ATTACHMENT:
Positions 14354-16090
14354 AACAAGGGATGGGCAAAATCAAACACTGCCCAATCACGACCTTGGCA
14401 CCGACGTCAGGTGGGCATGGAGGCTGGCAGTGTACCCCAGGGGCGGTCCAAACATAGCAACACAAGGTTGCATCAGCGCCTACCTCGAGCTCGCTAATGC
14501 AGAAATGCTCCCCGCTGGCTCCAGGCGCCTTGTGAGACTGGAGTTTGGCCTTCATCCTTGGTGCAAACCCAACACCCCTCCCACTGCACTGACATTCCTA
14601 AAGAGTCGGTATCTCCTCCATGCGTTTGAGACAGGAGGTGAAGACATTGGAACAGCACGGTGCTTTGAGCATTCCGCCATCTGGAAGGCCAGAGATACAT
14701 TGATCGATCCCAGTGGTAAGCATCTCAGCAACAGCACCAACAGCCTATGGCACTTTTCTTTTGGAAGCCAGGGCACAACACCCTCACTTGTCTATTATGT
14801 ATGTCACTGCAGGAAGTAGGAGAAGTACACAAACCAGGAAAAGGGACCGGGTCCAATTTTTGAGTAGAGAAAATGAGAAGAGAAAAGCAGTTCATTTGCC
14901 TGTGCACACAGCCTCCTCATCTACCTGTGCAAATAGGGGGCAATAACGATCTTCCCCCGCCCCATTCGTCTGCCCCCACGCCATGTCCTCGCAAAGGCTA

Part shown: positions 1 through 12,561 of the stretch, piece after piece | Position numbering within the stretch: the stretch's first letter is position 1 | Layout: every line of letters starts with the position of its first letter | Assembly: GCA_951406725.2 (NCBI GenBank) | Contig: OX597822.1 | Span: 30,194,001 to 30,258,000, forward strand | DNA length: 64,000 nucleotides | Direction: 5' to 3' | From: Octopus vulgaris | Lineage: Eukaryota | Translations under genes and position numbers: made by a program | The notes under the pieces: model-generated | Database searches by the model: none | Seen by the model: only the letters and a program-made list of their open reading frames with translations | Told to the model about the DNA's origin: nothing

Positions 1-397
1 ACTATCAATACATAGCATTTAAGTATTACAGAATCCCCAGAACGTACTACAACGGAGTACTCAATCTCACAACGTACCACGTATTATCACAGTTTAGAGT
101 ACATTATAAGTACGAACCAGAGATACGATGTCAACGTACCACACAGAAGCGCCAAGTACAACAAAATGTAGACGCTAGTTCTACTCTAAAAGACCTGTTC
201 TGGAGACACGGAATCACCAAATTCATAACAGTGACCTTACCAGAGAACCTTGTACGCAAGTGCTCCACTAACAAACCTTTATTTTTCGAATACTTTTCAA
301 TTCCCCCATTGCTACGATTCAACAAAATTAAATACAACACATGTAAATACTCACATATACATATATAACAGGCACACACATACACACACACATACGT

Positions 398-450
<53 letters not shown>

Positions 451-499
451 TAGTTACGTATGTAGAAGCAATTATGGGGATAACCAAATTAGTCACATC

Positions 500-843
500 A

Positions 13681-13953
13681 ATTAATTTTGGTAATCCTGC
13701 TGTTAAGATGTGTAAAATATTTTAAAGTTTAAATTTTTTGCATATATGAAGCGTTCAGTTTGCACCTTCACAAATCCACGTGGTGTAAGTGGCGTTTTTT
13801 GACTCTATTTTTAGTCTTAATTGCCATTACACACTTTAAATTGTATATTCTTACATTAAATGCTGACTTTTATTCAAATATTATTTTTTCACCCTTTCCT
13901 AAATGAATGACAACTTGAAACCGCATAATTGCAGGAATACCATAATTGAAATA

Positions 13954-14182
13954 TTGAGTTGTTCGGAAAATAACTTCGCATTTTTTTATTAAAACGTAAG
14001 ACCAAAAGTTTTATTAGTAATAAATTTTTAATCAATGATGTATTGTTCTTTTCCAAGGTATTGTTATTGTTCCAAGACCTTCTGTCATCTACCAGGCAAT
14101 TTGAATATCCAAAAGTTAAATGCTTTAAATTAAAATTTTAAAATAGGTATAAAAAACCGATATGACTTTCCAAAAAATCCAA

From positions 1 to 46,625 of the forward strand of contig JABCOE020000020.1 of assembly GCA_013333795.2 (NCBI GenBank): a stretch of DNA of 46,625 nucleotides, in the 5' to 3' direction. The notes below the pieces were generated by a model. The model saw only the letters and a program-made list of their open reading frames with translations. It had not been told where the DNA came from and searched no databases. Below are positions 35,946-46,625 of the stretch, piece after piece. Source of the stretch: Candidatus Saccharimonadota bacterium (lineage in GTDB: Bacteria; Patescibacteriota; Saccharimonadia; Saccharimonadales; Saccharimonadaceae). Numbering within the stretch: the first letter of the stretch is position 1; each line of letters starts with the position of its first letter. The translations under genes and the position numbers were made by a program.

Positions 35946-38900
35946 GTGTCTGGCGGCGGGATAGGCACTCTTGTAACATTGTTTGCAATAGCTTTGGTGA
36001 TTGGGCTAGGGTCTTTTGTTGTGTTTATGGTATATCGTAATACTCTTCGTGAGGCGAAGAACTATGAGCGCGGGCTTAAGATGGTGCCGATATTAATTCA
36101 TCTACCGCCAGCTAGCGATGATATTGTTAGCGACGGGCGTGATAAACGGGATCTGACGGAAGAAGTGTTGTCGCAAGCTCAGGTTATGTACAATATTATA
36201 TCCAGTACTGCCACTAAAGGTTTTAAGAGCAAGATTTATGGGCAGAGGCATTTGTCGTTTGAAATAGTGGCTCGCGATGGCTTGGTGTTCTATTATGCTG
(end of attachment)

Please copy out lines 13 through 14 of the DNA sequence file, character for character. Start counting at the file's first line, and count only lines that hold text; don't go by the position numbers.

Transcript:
201 TGGAGACACGGAATCACCAAATTCATAACAGTGACCTTACCAGAGAACCTTGTACGCAAGTGCTCCACTAACAAACCTTTATTTTTCGAATACTTTTCAA
301 TTCCCCCATTGCTACGATTCAACAAAATTAAATACAACACATGTAAATACTCACATATACATATATAACAGGCACACACATACACACACACATACGT